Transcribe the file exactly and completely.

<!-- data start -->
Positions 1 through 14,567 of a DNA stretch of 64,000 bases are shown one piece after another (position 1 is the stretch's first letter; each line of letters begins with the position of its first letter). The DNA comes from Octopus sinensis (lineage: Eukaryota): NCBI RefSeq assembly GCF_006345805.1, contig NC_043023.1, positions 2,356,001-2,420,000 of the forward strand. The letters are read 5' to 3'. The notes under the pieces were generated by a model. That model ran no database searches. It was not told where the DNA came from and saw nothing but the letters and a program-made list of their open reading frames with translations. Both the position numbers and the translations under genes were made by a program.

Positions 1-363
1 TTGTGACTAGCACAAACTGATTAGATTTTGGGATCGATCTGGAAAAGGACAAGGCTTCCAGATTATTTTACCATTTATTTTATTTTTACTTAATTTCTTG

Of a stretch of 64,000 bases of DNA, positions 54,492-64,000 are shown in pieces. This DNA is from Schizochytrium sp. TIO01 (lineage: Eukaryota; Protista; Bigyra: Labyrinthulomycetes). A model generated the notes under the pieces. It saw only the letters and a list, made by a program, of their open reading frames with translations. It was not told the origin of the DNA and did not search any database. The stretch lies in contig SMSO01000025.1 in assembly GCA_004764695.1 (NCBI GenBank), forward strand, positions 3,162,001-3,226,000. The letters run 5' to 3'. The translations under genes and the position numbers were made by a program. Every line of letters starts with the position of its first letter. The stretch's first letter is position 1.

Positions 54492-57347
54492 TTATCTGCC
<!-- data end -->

Positions 1 through 14,567 of a DNA stretch of 64,000 bases are shown one piece after another (position 1 is the stretch's first letter; each line of letters begins with the position of its first letter). The DNA comes from Octopus sinensis (lineage: Eukaryota): NCBI RefSeq assembly GCF_006345805.1, contig NC_043023.1, positions 2,356,001-2,420,000 of the forward strand. The letters are read 5' to 3'. The notes under the pieces were generated by a model. That model ran no database searches. It was not told where the DNA came from and saw nothing but the letters and a program-made list of their open reading frames with translations. Both the position numbers and the translations under genes were made by a program.

Positions 1-363
1 TTGTGACTAGCACAAACTGATTAGATTTTGGGATCGATCTGGAAAAGGACAAGGCTTCCAGATTATTTTACCATTTATTTTATTTTTACTTAATTTCTTG

Of a stretch of 64,000 bases of DNA, positions 54,492-64,000 are shown in pieces. This DNA is from Schizochytrium sp. TIO01 (lineage: Eukaryota; Protista; Bigyra: Labyrinthulomycetes). A model generated the notes under the pieces. It saw only the letters and a list, made by a program, of their open reading frames with translations. It was not told the origin of the DNA and did not search any database. The stretch lies in contig SMSO01000025.1 in assembly GCA_004764695.1 (NCBI GenBank), forward strand, positions 3,162,001-3,226,000. The letters run 5' to 3'. The translations under genes and the position numbers were made by a program. Every line of letters starts with the position of its first letter. The stretch's first letter is position 1.

Positions 54492-57347
54492 TTATCTGCC